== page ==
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Planter for minimal/no till market gardens?  RSS feed

 
R Scott
Posts: 3351
Location: Kansas Zone 6a
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It is easy to plant a couple beds manually, so leaving all the good rough compost and organic matter are easy to plant around. But all the market garden/SPIN planters (Earthway, Jang, Hoss, Johnny's etc.) are made for perfectly dead soil.

I can get a one or two row no-till corn planter for a tractor--wonderful old farm too--but that only works for large beds and certain crops. They cheaper than the higher end walking planters, BTW, so if you can adapt one they aren't a bad option.

Is there something in-between? A walking planter or system that can handle some debris or trash (big ag's terms for organic matter and mulch)?
 
Waldo Schafli
Posts: 28
Location: Western Cape - South Africa
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Did you get an answer R Scott?
 
R Scott
Posts: 3351
Location: Kansas Zone 6a
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No, never did.  The bigger market gardeners, even those that say they are no till, still use a tilther or rotary harrow to prepare a fine seedbed. They may only be tilling a half inch deep, but they are still making that pass with a machine before the seeder.
 
Joseph Lofthouse
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Posts: 2569
Location: Cache Valley, zone 4b, Irrigated, 9" rain in badlands.
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Check out my tube planter... If made from steel pipe instead of PVC, it can handle any amount of plant debris, and any amount of rocks in the soil. It's easy as can be to plant hundreds of row-feet of seeds in a few minutes. Planting transplants takes about 5 seconds per plant. If the ground is hard enough to need a steel tube, I recommend that this planter be used with a robust pair of boots rather than flimsy tennis shoes or sandals.

Joseph Lofthouse's Tube Seeder.
 
R Scott
Posts: 3351
Location: Kansas Zone 6a
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I love it! KISS
 
John Polk
steward
Posts: 8019
Location: Currently in Lake Stevens, WA. Home in Spokane
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Check out my tube planter... 

I've thought of using an old ski pole for this...hollow aluminum.
Put an aluminum funnel in the top, and ready to go.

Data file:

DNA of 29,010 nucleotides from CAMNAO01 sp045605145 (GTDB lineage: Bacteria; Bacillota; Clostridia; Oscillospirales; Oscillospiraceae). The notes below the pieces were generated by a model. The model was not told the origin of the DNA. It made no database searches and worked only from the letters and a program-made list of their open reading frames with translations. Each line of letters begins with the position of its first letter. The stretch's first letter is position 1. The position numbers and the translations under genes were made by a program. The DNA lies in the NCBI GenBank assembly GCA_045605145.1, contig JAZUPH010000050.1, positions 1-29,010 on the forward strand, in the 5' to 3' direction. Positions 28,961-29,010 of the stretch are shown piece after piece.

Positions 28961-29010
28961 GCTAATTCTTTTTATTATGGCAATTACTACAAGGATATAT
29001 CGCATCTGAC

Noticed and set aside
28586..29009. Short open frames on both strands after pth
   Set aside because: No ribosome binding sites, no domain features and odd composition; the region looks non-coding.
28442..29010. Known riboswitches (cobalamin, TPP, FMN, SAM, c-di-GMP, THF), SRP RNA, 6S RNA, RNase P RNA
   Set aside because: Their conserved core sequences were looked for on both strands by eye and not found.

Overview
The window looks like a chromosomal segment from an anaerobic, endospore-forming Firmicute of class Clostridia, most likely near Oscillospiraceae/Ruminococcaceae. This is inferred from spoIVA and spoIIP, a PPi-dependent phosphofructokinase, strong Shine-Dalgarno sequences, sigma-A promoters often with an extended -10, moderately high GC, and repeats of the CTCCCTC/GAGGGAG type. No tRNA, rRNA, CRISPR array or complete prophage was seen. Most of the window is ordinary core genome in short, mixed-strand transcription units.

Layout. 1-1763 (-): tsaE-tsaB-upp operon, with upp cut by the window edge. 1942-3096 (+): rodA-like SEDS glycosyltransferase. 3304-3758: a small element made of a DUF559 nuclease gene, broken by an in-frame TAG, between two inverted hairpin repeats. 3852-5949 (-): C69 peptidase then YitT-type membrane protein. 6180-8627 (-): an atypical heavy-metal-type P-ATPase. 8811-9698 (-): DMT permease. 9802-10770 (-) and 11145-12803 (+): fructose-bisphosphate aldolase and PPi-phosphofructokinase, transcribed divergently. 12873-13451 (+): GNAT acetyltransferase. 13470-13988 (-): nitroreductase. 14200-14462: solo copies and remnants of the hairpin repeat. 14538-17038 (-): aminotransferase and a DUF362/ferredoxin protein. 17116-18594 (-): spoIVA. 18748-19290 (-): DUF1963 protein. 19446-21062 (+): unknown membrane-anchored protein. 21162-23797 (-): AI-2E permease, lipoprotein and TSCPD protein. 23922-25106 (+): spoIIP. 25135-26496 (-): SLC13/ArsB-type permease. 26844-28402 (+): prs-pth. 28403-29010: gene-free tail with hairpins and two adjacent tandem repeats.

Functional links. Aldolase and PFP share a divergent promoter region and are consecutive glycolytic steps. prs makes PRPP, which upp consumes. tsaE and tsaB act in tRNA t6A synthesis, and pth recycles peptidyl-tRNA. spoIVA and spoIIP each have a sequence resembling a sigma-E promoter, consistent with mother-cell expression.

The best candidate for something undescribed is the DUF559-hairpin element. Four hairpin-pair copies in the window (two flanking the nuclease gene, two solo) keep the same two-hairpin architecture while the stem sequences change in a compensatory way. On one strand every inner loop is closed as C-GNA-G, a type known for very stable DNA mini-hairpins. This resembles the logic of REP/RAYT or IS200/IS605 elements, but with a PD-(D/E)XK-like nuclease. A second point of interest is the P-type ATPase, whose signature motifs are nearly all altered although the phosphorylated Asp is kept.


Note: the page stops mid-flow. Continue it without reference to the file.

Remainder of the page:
R Scott
Posts: 3351
Location: Kansas Zone 6a
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i am thinking 1 inch emt.  thin wall metal conduit.  Fairly light but should be strong enough, could weld a reinforced point if needed.
 
Joseph Lofthouse
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Posts: 2569
Location: Cache Valley, zone 4b, Irrigated, 9" rain in badlands.
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I like the diameter of the tube to fit my grasp well, so between 1" and 1.5" works well for me.  I like planting with 1.25" pots, because then 1.5" diameter tubing accommodates them really well. I have some tube planters up to 3" in diameter, so that I can plant potted plants in larger pots. I really aught to do a re-make of that video to demonstrate how incredibly useful tube seeders have become on my farm. I plant thousands of row-feet per year with them, and can do it while standing up!!! I really don't like bending over. I have to be careful in really muddy soil to not clog the tip, but other than that, they have worked really reliably for me.





 
Drew Moffatt
Posts: 127
Location: New Zealand
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Seedlings or seeds?
 
Joseph Lofthouse
gardener
Posts: 2569
Location: Cache Valley, zone 4b, Irrigated, 9" rain in badlands.
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Andy Moffatt wrote:Seedlings or seeds?


I use a tube seeder to plant seeds, onion bulbs, and potted plants. Pretty much anything that needs to be planted. The onion bulbs right themselves about 95% of the time and grow normally.
 
Drew Moffatt
Posts: 127
Location: New Zealand
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I'm going to be learning about no till organic large scale growing this summer, I'll be doing a lot of seeding with a cross slot drill what else I don't know. I'll find out soon
 
Wayne Veasey
Posts: 13
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The Hoss garden seeder has a double-disk furrow opener, which works well in soils that have leftover organic debris. We use ours in areas where we have incorporated cover crops as green manure.

There's no such thing a walk-behind planter that will work in an absolute "no-till", heavy mulch, or thick cover crop situation. You would need a no-till planter that goes behind a tractor for that.

But for minimal till situations, the Hoss planter works well for soils with organic residue present during planting.
 
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